Happy A2Z day off tomorrow—and kudos for staying on track with the Challenge!
    Guilie @ Life In Dogs (and member of co-host Damyanti's team, D's Company )

  9. I never planned to write a series for any of my books. And I didn't, for a while, even though people hinted that they'd like to know more about a certain character or similar things. Then a funny thing happened. One of my characters sort of talked me into writing a sequel of her story. So, I did. I'm now editing it for the publisher. Then an idea popped into my head for another story. My crit group is reading it chapter by chapter. It's not finished yet. No more sequels. But this character has a story inside him, and ... No series though. Just a sequel. Great post.

  10. I'm not all that into trilogies (except of course for a rather famous one!) and as for writing a trilogy, I wouldn't know where to begin. I like series, where I can pick up any book and have a separate story that isn't necessarily connected to the others, though the characters may be the same, but not always, like the Discworld books.

  11. I'll often pitch something as a series if I plan for it to be one. At that point I have to do an outline for the second and third books. I've found that often I'm told "We want to see how the first book does" before they'll commit to a second one and because it takes so long to get a book to shelves, that's just too much time, especially since I write for young audiences that age out of their genre so quickly.

  12. I am nowhere near qualified enough to give you any advice here. However... if you have the ideas and you have the time to expand upon those ideas, GO FOR IT.

    My work in progress I see as a series. I have at least four books planned - easily more. But at this point, who knows if the first book is even viable for publication. *sigh....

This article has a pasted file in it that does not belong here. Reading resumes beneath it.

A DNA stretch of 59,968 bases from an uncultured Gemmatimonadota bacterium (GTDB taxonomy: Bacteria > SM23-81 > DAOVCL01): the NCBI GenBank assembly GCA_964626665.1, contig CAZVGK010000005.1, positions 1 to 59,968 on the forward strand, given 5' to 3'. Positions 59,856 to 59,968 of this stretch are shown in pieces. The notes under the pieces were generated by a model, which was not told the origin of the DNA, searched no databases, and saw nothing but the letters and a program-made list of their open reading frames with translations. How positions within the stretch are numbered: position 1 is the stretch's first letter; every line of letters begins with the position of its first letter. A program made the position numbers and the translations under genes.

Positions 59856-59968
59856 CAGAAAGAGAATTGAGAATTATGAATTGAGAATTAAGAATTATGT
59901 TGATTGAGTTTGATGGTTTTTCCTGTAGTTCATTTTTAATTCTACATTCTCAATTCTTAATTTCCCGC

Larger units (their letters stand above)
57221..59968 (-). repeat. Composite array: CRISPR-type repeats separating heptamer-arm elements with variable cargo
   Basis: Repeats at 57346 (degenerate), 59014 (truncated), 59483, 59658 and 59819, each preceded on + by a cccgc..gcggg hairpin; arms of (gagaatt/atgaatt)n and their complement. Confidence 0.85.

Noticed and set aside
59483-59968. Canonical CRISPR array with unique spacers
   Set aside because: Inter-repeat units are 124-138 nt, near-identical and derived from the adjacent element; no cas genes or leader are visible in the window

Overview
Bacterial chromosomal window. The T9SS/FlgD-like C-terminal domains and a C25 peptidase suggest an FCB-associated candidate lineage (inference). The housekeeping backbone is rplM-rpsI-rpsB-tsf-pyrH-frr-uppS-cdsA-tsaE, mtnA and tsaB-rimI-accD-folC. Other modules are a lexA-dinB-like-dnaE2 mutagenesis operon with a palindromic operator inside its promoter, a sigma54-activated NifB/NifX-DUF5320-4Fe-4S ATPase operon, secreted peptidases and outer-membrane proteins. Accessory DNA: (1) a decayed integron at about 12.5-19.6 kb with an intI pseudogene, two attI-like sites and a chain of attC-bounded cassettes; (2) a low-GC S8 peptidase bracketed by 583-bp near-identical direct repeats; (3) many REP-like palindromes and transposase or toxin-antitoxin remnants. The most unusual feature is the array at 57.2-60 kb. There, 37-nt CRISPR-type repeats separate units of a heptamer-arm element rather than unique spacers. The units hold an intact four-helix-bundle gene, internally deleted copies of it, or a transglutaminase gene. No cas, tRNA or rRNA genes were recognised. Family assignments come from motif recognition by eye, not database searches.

13. Sure you must move with the sequel.. All the best.

    Here are my takes with T
    Teej (Festivals of India)
    Tears Deceitful (Poetry)
    Do spare some time.

  14. I think sometimes the characters themselves will let you know if you should write a sequel. If the ideas are there and you are enjoying spending time with the characters then go for it and see what happens.

  15. I think if there's a story left to tell, you should write it. If the character isn't completely done, or it has more points to get across, go for it.

  16. I'd say write the sequels. The first book can stand alone and of the series I've read, first books usually do. I think it's like a safe guard if the series doesn't take off by publishers. If the book doesn't sell well then at least the story arc is finished.

  17. I think about sequels from time to time, but I keep getting bogged down in other projects, that they aren't even on the horizon yet. But I do know that reoccurring characters are a great thing if you find an audience for the first book.